Is there a place anywhere in the world you would like to return to, somewhere you were so happy you should have never left?
I think we all do. Our wise and sensible self tells us it would be pure folly, a step destined for failure. But I ask, why not? Perhaps we all could use a bit of wishful thinking.
My mind has been on Hawaii lately. For years I blocked those thoughts from coming back to haunt me. But there was always that certain pull, an irresistible urge to go “one paddle two paddle, three paddle, four to take me home.”
The other night, way past midnight, I could have sworn I heard the sound of a slack-key guitar. There is no radio in my room and my gadgets were all off. I was awake. It must have been that cup of Kona coffee I had in the early afternoon.
I could smell the scent of plumerias and suntan lotion. This was my very first whiff of Honolulu, and it has stayed with me.
They say that at bedtime the mind must be turned off, emptied of thoughts that may rob you of your sleep; that at any age, one needs sound and uninterrupted slumber. As I advance in years, however, I have noticed I require less sleep. I may stay in bed longer and nap more. But that eight-hour beauty sleep myth vanished a long time ago.
On nights when insomnia creeps in, I am usually annoyed and feel the anguish of the sleep-deprived, but not this time. I was wide awake and with an early morning appointment ready to dawn. And I listened to the music.
There is something about the sound of a slack-key guitar that makes it so distinctly Hawaiian. I love the “soulful slurs and licks” of melodies that stir the heart even when I do not understand the lyrics. Thoughts about the islands evoke images of swaying palms and undulating hips, of graceful arms and lovely hula hands. I see torches on the beach. Someone keeps the beat on the ipu and I hear the mellow and enticing call of the conch shell.
I get carried away. I think I sigh as I hug my pillow and keep my mind on replay. It may be true what they say about leaving the past behind. But just this once I want to—I need to—“think Hawaii,” to the time when my children were still children, running around in flip-flops, brown as coconuts, messy and sticky from super sweet shaved ice and sugary malasadas.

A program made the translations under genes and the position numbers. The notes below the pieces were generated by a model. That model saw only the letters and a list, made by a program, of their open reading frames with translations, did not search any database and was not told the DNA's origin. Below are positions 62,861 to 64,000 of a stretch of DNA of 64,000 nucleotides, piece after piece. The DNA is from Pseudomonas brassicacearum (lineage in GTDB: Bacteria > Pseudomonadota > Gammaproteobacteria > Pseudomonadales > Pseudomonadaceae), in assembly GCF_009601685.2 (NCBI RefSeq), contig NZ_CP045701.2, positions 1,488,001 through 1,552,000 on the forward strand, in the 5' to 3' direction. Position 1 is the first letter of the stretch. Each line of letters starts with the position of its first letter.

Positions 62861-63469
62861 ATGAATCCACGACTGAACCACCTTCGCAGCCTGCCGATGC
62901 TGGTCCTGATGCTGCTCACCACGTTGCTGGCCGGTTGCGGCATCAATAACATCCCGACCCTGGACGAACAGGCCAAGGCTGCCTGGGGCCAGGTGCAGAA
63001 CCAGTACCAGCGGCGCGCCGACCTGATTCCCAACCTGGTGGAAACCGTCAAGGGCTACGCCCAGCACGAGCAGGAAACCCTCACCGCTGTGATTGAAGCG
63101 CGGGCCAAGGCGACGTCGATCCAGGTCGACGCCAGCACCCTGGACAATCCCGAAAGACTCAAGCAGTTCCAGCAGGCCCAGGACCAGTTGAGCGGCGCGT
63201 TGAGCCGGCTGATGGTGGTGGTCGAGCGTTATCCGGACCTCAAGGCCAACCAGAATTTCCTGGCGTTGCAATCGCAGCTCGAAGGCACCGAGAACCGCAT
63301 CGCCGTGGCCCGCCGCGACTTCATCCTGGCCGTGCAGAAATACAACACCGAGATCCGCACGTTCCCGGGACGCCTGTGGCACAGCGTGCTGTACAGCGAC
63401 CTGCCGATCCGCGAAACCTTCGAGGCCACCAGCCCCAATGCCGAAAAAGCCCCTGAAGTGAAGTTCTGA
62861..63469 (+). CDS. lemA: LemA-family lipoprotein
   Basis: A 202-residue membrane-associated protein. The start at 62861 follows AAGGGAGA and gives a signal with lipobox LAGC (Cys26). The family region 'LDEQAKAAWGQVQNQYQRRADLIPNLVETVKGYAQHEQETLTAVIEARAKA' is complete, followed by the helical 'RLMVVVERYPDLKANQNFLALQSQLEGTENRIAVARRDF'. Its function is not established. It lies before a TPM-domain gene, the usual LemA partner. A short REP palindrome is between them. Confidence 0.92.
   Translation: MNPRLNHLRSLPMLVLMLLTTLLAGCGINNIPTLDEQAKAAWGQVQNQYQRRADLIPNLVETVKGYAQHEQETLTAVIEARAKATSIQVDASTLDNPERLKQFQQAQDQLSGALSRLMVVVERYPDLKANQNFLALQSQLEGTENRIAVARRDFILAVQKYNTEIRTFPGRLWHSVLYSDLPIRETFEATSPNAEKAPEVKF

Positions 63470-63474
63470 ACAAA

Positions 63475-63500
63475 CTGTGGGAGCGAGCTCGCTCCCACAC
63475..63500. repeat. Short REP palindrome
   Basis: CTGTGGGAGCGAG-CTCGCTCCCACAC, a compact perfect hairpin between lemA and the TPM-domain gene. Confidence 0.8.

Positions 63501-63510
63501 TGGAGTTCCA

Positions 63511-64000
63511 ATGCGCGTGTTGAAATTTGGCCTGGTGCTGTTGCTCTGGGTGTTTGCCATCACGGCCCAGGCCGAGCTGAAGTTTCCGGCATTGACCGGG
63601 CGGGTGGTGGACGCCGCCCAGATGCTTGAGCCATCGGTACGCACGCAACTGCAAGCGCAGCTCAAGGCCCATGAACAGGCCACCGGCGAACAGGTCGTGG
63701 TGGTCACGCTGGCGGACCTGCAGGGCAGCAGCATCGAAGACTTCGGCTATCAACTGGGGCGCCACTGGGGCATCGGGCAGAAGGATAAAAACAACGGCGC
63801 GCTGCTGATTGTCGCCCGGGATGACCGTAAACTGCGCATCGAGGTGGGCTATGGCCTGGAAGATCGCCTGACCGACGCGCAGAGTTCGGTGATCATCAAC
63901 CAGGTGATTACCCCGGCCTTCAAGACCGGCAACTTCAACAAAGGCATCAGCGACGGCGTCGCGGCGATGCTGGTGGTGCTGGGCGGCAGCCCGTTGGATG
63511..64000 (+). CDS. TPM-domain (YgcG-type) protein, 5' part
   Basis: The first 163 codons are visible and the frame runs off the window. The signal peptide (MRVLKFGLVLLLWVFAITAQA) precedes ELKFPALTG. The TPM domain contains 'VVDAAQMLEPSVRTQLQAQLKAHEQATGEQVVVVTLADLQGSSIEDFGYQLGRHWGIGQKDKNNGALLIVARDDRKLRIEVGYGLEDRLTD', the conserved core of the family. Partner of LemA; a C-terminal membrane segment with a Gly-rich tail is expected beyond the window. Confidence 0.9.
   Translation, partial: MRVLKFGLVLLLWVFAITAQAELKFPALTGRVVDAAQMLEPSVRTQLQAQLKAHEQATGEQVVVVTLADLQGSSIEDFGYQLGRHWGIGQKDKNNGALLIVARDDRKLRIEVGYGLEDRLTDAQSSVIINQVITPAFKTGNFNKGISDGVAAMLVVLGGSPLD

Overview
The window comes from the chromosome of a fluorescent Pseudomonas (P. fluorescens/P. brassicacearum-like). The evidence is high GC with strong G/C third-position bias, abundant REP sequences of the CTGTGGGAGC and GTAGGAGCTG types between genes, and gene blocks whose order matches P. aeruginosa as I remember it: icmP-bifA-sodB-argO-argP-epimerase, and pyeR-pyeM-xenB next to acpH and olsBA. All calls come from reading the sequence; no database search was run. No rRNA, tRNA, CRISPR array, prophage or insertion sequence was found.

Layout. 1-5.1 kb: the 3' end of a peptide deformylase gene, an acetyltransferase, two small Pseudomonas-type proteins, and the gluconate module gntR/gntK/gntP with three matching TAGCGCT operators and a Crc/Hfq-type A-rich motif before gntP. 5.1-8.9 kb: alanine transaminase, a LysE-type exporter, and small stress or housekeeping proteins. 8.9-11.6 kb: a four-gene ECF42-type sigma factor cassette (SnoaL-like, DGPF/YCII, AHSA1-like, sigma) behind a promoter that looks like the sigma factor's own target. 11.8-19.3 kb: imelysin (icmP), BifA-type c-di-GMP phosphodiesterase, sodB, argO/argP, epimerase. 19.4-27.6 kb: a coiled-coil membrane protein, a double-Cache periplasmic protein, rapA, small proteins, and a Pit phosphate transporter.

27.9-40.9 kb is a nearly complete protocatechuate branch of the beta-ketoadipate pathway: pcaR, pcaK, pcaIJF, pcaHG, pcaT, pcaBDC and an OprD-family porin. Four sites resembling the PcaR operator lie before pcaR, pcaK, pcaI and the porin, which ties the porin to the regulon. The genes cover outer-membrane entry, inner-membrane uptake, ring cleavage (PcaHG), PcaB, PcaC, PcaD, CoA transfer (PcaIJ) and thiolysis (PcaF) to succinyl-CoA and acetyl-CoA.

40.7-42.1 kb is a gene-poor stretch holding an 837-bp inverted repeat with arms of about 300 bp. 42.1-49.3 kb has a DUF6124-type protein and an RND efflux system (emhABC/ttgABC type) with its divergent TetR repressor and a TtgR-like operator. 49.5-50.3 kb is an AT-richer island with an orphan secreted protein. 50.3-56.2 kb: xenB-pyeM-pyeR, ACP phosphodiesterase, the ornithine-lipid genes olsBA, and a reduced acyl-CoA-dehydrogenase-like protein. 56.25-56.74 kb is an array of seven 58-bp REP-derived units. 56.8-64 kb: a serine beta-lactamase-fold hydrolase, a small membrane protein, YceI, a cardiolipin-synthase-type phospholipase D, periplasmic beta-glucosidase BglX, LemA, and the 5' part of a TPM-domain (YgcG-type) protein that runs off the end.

What a beautiful mess that was. I never thought I would ever miss it.
Now that I am back home where I belong and loving every minute, I realize that I left a big chunk of my heart in a house not far from Koko Head, with sweet papaya trees in one corner of the yard and multicolored bougainvillea cascading from the hill.
This bittersweet mood brings memories of great times with good people, the voices and faces of old friends (how I miss them!), Prince and Princess plates at Patti’s Kitchen, driving leisurely to the Blow Hole or the Pali, and an unbelievably delicious Opakapaka steak for dinner at Nick’s Fishmarket.
Hawaii was my happy place, and I long to go back, not to live there but to inhale once again that familiar and sorely missed paradise air. I know it has changed a lot. And so have I.
Nevertheless, I want a “hana hou”—just one more time!
What can you say?
My friend called to ask for advice. What could she tell her daughter who is thinking of returning to live in the Philippines after 30 years in the United States?
She went to college there and shortly after graduation married her achiever husband, an engineer and successful mortgage broker, and raised three children. They are happy in Florida but feel very strongly that it’s time to come home.
!I don’t want to steer them wrong,” my comadre worries. “I am so excited that they are even thinking of coming home. My son-in-law will put in for early retirement and come home with a neat package. He is eager to buy a home and go into business here. They know how well our economy is doing, but have concerns about the latest rumbles.”
The Internet today makes it impossible to sugarcoat anything that happens anywhere in the world. We get it all, the good the bad and the ugly.
I ask myself the same question. What would I tell one of my children about settling down in the Philippines today? Right now I know I can confidently say: “Come on in, the water’s fine.”
But I don’t know after the 2016 polls. Should I warn them that it all depends on who ends up carrying the ball?
Do I honestly believe that life here will continue to be upbeat, full of optimism, enthusiasm and pride “para sa bayan”?
This may be a good topic for expert pollsters. But I have no answers.
Will the earth move?
We must give credit to the authorities for their diligence to raise awareness and post warnings about the Valley Fault System. Forewarned is forearmed.
The ominous predictions are unsettling. My denial mode quickly kicks into gear. Earthquakes terrify me. Would I rather not know?
I get the same sense of dread when the Bible talks about “end times.”
Experts instruct us to drop, cover and hold on.
I read it like this: Drop to your knees. Cover yourself with prayer. Hold on to the Hand of the Lord.